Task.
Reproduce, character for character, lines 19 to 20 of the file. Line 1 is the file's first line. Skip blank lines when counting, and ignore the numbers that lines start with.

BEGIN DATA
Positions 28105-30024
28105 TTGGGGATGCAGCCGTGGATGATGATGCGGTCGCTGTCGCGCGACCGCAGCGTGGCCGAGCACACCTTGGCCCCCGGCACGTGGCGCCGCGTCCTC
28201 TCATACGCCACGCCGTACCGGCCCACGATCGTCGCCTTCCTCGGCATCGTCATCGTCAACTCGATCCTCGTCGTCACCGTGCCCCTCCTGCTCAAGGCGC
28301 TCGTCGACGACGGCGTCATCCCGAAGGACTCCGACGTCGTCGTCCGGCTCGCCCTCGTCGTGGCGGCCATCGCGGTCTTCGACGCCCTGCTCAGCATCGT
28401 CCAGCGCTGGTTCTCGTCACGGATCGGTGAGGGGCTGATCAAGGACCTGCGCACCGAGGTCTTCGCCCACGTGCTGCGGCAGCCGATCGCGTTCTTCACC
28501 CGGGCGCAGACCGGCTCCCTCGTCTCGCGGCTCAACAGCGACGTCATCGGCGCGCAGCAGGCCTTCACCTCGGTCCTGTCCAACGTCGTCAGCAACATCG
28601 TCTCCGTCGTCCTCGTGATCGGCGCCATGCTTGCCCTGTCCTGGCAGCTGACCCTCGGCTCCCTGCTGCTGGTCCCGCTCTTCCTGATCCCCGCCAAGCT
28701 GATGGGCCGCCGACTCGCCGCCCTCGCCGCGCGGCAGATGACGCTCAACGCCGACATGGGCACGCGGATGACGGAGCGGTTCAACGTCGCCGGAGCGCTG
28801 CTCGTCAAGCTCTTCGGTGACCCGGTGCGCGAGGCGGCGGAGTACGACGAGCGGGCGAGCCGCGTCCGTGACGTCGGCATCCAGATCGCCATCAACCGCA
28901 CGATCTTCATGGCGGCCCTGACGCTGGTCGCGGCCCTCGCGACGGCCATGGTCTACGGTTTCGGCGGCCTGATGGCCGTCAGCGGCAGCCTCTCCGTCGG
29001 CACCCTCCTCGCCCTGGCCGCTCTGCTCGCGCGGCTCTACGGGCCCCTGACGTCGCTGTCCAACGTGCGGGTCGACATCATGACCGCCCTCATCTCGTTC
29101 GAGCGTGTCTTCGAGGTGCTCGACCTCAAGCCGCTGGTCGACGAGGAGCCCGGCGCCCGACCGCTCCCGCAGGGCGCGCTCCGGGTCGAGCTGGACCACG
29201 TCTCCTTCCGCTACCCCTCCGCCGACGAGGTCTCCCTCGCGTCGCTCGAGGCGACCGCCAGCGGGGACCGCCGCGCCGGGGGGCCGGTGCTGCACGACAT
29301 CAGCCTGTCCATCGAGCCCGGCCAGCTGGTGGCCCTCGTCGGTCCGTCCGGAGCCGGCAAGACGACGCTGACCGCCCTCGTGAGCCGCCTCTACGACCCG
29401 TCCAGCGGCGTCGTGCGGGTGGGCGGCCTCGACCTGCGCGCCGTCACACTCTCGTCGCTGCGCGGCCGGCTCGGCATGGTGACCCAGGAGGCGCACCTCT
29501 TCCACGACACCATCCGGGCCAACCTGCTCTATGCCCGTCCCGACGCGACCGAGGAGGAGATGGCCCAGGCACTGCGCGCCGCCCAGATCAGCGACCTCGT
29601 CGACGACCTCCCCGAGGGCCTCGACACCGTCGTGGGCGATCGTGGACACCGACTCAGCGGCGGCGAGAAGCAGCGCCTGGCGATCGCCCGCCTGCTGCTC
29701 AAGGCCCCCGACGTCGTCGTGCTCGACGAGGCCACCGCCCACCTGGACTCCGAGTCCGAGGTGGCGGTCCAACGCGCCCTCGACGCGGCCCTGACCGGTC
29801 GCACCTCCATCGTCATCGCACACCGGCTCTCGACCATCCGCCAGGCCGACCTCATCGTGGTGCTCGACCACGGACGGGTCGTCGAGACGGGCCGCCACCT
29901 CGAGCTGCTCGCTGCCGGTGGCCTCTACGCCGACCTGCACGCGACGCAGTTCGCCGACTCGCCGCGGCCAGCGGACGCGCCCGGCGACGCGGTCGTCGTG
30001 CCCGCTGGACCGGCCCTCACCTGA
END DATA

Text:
29801 GCACCTCCATCGTCATCGCACACCGGCTCTCGACCATCCGCCAGGCCGACCTCATCGTGGTGCTCGACCACGGACGGGTCGTCGAGACGGGCCGCCACCT
29901 CGAGCTGCTCGCTGCCGGTGGCCTCTACGCCGACCTGCACGCGACGCAGTTCGCCGACTCGCCGCGGCCAGCGGACGCGCCCGGCGACGCGGTCGTCGTG